I’d say that there is a thin line between grammar and lexis so it’s sometimes difficult to decide what is a grammatical and what is a lexical mistake. John’s uncle has much money. Is this a grammatical or a lexical error? It’s clearly the case of choosing the wrong word but also the case of violating a grammatical rule stating that much is used in questions and negative statements. One way or the other, this little flaw certainly doesn’t impede understanding. Take prepositions, for example. Although prepositional errors are listed among grammatical errors, to my mind, they are actually mistakes at the word level. But this is a question of perspective and it’s not something to lose sleep over because normally, these neither do too much harm to the flow of communication. What does it matter if someone says in the weekend?

Enough of useless babbling. The question I really wanted to find an answer to was: Which mistakes are more likely to lead to misunderstanding – grammatical or lexical ones? Well, it depends. Intuitively, I’d say that it’s a matter of frequency. In other words, before familiarizing myself with the results of the study mentioned above, I would have guessed that lexical mistakes are more abundant simply because there are many more words and lexical chunks than there are grammatical rules. But L2 learners are cunning; they make do with little lexis if they need to. They use circumvention if necessary and thus avoid making lexical mistakes. They also have dictionaries. It’s more challenging to cheat grammar-wise, though. Anyway, as I showed above, one specific lexical mistake can cause as much misunderstanding as a grammatical mistake. But it’s also important to say that there are various degrees and types of misunderstanding. I mean, if a student chooses the word cooker instead of cook to talk about the profession, it will cause amusement and/or embarrassment rather than communicative breakdown.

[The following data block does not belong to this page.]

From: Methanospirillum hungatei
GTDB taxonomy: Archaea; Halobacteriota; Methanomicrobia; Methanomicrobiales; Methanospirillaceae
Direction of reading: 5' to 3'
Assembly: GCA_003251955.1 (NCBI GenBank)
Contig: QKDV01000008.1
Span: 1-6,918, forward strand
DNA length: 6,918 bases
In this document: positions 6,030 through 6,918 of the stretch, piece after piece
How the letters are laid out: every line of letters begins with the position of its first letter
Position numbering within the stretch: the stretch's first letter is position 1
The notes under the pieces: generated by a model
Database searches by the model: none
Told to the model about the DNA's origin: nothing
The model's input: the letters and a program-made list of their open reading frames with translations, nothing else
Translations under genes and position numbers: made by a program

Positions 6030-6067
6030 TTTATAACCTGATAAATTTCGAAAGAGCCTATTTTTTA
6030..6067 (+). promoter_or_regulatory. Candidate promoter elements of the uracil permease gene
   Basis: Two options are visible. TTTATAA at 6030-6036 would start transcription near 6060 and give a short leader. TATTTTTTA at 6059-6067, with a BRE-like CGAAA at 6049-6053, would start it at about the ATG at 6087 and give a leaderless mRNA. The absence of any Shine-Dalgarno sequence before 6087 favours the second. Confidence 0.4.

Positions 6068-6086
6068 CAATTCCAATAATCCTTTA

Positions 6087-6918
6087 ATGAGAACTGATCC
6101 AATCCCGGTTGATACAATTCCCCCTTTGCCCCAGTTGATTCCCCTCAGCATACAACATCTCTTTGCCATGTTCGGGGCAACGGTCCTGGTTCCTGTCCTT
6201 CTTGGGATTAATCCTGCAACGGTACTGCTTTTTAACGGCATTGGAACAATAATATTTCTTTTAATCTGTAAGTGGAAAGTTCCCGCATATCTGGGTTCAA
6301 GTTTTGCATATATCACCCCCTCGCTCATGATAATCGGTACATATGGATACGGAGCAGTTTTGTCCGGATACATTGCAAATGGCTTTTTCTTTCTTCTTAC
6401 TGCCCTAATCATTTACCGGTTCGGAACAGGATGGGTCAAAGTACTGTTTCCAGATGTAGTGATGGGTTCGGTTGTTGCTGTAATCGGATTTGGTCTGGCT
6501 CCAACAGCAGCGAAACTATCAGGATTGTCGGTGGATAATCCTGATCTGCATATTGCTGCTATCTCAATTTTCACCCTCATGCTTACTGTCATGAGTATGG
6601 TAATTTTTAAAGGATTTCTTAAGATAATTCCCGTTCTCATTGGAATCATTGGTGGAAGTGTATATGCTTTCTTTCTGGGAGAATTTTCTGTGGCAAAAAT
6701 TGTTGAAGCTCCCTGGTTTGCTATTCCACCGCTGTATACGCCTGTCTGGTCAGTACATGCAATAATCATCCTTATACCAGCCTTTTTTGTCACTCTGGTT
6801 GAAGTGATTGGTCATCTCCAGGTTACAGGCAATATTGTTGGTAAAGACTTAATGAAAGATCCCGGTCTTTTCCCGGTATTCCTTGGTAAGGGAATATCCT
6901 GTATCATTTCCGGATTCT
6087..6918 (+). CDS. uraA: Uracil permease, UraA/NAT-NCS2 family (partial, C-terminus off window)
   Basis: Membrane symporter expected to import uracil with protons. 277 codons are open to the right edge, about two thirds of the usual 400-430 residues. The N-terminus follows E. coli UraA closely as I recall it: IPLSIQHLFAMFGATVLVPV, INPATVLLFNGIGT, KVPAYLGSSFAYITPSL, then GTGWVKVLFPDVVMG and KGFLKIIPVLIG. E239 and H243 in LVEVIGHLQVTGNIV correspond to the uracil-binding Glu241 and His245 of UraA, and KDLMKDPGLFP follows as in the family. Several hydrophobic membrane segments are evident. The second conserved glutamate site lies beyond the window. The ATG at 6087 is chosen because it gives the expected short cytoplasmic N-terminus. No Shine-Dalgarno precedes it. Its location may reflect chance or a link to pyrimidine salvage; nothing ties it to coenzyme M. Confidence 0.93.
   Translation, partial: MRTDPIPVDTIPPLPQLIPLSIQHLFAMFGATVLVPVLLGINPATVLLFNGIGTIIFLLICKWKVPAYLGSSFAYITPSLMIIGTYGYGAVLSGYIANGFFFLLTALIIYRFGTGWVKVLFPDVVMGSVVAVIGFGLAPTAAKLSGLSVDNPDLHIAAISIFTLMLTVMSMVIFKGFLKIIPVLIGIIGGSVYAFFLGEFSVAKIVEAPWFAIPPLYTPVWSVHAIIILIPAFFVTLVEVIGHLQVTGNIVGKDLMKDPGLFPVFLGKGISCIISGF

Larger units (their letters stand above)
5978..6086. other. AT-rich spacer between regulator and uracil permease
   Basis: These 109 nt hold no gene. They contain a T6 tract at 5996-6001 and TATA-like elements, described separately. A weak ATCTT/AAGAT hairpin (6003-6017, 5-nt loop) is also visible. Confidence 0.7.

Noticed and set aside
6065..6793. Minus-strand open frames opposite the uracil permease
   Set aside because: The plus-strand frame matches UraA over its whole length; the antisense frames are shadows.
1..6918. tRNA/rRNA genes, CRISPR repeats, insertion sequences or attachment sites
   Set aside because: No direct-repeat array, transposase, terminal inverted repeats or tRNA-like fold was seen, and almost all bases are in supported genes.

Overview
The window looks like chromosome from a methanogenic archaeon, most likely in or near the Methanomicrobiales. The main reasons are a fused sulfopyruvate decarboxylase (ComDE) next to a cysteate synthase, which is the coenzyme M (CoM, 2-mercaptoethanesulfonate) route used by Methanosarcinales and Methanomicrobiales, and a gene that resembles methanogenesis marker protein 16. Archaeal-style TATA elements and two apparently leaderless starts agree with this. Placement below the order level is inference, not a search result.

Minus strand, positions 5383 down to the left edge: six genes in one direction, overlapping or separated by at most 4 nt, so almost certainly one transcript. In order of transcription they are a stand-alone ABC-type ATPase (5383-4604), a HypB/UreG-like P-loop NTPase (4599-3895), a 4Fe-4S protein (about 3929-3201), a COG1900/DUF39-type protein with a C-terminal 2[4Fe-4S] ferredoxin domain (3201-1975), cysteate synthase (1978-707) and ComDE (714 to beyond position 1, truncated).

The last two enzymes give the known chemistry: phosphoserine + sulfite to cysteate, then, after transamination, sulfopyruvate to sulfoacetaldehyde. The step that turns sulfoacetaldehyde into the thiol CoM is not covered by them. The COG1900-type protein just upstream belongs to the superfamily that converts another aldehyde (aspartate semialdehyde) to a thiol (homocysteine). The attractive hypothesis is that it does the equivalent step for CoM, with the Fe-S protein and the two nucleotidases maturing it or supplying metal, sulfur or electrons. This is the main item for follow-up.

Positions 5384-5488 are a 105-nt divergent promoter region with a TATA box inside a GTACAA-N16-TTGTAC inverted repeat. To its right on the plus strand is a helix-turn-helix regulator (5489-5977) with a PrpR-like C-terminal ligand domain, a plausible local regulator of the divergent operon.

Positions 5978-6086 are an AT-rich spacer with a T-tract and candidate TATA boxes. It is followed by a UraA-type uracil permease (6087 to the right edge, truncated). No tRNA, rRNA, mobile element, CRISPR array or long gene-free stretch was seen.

And Which do you think is more important – advancing vocabulary or teaching grammar? Since grammar is inherently present in lexis, i. e. there are certain syntactic rules, such as the one that adjectives usually go before nouns and the usual word order in English is SVO, it’s not really clever to separate these two rigidly. You know, it’s like a wedding cake. You may ask: what is it that keeps the structure of a tiered cake? Is it the corpus or the filling? Well, I’d say that both are equally important once the cake cools down.

About Hana Tichá

I'm an EFL teacher based in the Czech Republic. I've been teaching English to learners of all ages for almost 25 years and I still love my job. You can find out more about my passion here on my blog.
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1 Response to Grammar or lexis? A wedding cake metaphor

  1. Phil Brown says:

    Thanks for sharing. I think you hit the nail on the head with what you’ve written.

    In addition, it’s interesting to look into the terms lexicogrammar and lexical grammar which recognises the interdependency between vocabulary (or lexis) and grammatical choices. Here’s a brief summary article for anyone interested: https://www.thoughtco.com/what-is-a-lexicogrammar-1691120

    Liked by 1 person